Hollywood and the news media have repeatedly depicted the inner-city retail store as a scene of racial conflict and acrimony. Civility in the City uncovers a quite different story. Jennifer Lee examines the relationships between African American, Jewish, and Korean merchants and their black customers in New York and Philadelphia, and shows that, in fact, social order, routine, and civility are the norm.
Lee illustrates how everyday civility is negotiated and maintained in countless daily interactions between merchants and customers. While merchant-customer relations are in no way uniform, most are civil because merchants actively work to manage tensions and smooth out incidents before they escalate into racially charged anger. Civility prevails because merchants make investments to maintain the day-to-day routine, recognizing that the failure to do so can have dramatic consequences.
How then do minor clashes between merchants and customers occasionally erupt into the large-scale conflicts we see on television? Lee shows how inner-city poverty and extreme inequality, coupled with the visible presence of socially mobile newcomers, can provide fertile ground for such conflicts. The wonder is that they occur so rarely, a fact that the media ignore.
A brighter and more surprising picture of life in California is painted by sociologist Jennifer Lee in Civility in the City, a remarkable book that focuses on the mom-and-pop businesses in the inner city as a laboratory where we can study how blacks, Jews and Koreans actually perceive and deal with each other. Lee’s conclusions contradict what we were shown in Spike Lee’s film Do the Right Thing or the news footage of the 1992 Los Angeles riots: ‘Civility prevails in everyday life because merchants and their employees actively work to preserve it.’
Civility in the City brings a major new perspective on the fabric of life in America’s multiethnic urban centers. Jennifer Lee’s well-crafted book moves beneath the simple images of conflict and racial division. Her interviews and ethnographic work reveal the true complexity and frequently harmonious interactions among blacks, and Jewish and Korean immigrant merchants. The book also sheds important new light on when and why these relations are likely to become divisive episodes of racial conflict. Civility in the City is as important for the theory it develops as it is for the social reality it so vividly puts before us. The book is a must read for anyone seriously interested in understanding multiethnic urban life in the U.S. today.
Jennifer Lee takes us on a masterful tour of poor and middle class African American shopping streets, their Jewish, Korean, and black merchants, and their black shoppers. The result is a thoughtful and nuanced portrait of everyday interracial commercial relations; it is also a compelling study of urban civility resting on fault lines of potential racial and economic conflict.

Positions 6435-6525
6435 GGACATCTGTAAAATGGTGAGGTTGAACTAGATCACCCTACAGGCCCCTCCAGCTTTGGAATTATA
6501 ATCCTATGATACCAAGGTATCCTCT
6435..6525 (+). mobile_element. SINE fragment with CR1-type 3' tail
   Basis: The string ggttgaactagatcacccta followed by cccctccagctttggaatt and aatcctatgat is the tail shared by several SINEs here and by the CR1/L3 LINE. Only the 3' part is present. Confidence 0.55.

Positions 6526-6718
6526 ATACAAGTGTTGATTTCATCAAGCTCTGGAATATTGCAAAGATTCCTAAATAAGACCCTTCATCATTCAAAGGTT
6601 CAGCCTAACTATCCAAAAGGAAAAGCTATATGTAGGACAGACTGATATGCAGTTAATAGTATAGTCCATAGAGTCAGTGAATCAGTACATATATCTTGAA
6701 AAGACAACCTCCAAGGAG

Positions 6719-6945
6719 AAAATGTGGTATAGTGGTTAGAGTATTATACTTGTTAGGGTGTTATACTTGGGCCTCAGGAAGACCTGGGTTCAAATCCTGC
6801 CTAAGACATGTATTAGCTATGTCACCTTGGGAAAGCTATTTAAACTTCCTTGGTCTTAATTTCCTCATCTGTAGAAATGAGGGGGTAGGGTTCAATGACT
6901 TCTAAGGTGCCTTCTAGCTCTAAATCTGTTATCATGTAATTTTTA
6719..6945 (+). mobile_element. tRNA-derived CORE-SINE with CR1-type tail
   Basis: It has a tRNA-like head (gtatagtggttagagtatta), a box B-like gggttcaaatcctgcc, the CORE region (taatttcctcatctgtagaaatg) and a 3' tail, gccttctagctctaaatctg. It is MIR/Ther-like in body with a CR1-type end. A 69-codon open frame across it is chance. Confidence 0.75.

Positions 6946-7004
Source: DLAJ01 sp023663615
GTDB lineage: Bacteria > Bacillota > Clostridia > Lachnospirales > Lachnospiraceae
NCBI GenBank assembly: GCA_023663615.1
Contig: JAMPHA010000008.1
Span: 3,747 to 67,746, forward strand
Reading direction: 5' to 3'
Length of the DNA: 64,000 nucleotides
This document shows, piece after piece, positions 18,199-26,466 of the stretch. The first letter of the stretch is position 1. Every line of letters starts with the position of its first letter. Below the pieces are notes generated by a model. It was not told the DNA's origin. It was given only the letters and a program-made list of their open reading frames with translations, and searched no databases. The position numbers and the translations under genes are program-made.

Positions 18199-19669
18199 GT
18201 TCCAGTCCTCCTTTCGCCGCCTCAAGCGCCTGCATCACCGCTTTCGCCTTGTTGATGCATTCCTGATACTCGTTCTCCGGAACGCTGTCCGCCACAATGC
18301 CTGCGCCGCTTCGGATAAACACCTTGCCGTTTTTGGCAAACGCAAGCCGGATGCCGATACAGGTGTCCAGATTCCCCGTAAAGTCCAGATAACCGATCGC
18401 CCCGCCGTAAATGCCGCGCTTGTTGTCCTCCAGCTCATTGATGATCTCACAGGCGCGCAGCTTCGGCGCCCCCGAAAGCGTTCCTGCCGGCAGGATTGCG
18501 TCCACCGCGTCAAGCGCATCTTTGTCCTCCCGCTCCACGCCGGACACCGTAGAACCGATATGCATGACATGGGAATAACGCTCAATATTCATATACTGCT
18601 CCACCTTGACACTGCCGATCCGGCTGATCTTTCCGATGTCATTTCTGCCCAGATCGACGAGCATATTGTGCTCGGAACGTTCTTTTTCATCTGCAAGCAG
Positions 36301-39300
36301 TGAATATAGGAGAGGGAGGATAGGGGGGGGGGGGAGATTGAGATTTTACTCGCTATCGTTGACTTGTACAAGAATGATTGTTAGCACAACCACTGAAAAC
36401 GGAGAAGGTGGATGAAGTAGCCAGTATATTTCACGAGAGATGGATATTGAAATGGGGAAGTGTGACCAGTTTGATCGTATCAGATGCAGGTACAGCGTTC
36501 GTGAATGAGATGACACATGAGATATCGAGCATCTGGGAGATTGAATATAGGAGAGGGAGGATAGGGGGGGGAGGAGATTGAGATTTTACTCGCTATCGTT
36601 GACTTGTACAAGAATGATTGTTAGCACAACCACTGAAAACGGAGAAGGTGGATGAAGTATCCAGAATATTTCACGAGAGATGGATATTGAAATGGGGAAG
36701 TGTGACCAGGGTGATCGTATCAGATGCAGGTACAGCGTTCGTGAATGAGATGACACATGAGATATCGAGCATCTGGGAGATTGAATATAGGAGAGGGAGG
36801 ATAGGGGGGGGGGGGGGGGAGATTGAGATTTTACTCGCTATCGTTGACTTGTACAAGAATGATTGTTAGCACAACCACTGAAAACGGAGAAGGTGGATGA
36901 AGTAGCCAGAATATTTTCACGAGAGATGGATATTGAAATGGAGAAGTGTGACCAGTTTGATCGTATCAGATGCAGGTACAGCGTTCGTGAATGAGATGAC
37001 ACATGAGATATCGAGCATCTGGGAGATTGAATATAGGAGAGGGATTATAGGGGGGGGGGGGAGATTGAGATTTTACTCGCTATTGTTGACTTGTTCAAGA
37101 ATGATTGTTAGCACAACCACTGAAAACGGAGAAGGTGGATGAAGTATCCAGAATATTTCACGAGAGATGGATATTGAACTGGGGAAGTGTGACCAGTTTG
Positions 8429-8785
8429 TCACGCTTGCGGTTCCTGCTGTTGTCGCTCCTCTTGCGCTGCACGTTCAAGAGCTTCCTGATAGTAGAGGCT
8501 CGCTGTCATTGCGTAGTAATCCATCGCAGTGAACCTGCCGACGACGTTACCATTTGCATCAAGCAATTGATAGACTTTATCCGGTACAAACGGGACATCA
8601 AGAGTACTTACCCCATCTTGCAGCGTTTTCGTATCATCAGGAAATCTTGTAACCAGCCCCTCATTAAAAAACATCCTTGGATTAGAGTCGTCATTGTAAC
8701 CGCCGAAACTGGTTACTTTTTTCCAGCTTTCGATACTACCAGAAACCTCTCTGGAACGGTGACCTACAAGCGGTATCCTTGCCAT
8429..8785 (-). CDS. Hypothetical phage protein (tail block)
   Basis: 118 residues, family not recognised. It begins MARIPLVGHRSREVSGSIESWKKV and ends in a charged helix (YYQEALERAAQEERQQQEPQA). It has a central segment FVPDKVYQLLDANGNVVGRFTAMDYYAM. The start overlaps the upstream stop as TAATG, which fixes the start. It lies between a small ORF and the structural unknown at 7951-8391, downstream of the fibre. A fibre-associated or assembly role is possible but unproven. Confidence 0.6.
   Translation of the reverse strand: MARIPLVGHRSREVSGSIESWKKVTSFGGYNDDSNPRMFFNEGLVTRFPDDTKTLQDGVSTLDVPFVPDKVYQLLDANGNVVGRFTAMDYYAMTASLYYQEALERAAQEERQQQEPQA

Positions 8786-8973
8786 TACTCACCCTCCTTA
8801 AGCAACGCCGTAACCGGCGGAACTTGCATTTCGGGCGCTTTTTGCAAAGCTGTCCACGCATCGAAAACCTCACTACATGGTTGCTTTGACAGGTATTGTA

Most books about race in America are about other books about race in America. Jennifer Lee shows the value of original, first-hand observation. She holds up a mirror to the way that blacks and minorities actually get along, not in the sensational incidents that make the headlines, but in the mass of their regular, everyday, ordinary dealings with one another. And what her work reveals is that these dealings, overwhelmingly, are marked by a taken-for-granted civility and respect on both sides. This is a book worth the most serious attention.
The multiethnic metropolis of 21st century America may be a contentious place, but as Jennifer Lee shows in this significant new book, today’s melting pot isn’t about to heat over at full boil. Looking at the city’s sharpest edge where Korean merchants encounter African-American clients, Lee illuminates both the conditions that generate tension, and the surprising range of strategies that immigrant entrepreneurs deploy to avert conflict and maintain business as usual. This is an important achievement, deserving the attention of anyone interested in the new, urban America unfolding before our eyes.
Civility in the City redirects our attention from the headline news of racial conflict and tensions to the unexamined everyday life of routine and civil interactions that govern relations between Jewish, Korean, and African American merchants and their black customers. Through extensive field work, Lee deftly explores the ways in which merchants, ever aware of the potential for racial conflict, manage relations with their customers in ways that reduce the potential for problems to develop. The nuanced picture of day to day life that Lee develops should be required reading for anyone seeking to understand the complexities of our diverse and unequal society.
- 288 pages
- 0-11/16 x 6-1/8 x 9-1/4 inches
- Harvard University Press
Sorry, there was an error adding the item to your shopping bag.
Sorry, your session has expired. Please refresh your browser's tab.